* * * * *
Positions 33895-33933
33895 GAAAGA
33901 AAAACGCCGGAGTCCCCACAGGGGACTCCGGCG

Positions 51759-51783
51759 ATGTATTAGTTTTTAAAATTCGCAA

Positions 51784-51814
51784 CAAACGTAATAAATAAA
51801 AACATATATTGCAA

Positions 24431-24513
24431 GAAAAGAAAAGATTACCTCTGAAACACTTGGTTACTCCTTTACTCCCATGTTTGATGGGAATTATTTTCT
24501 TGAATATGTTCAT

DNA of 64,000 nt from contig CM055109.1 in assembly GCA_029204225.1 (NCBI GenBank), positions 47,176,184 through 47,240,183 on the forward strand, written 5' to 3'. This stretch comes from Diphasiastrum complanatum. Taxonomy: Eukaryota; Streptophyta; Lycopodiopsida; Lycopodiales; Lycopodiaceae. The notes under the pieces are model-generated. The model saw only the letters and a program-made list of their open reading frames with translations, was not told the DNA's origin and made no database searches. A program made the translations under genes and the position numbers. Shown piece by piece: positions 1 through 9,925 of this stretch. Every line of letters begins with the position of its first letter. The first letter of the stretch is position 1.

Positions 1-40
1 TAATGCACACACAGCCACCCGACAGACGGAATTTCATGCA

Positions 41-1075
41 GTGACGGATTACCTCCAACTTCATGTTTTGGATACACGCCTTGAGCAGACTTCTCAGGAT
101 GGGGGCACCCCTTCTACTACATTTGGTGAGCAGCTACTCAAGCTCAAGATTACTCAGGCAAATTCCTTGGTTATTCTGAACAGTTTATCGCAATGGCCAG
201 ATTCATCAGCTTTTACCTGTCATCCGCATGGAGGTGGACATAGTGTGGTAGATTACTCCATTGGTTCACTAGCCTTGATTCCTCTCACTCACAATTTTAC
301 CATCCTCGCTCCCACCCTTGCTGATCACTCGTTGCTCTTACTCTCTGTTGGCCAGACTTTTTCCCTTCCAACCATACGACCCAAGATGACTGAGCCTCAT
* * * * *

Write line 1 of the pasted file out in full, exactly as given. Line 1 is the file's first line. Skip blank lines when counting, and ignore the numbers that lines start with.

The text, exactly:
Positions 33895-33933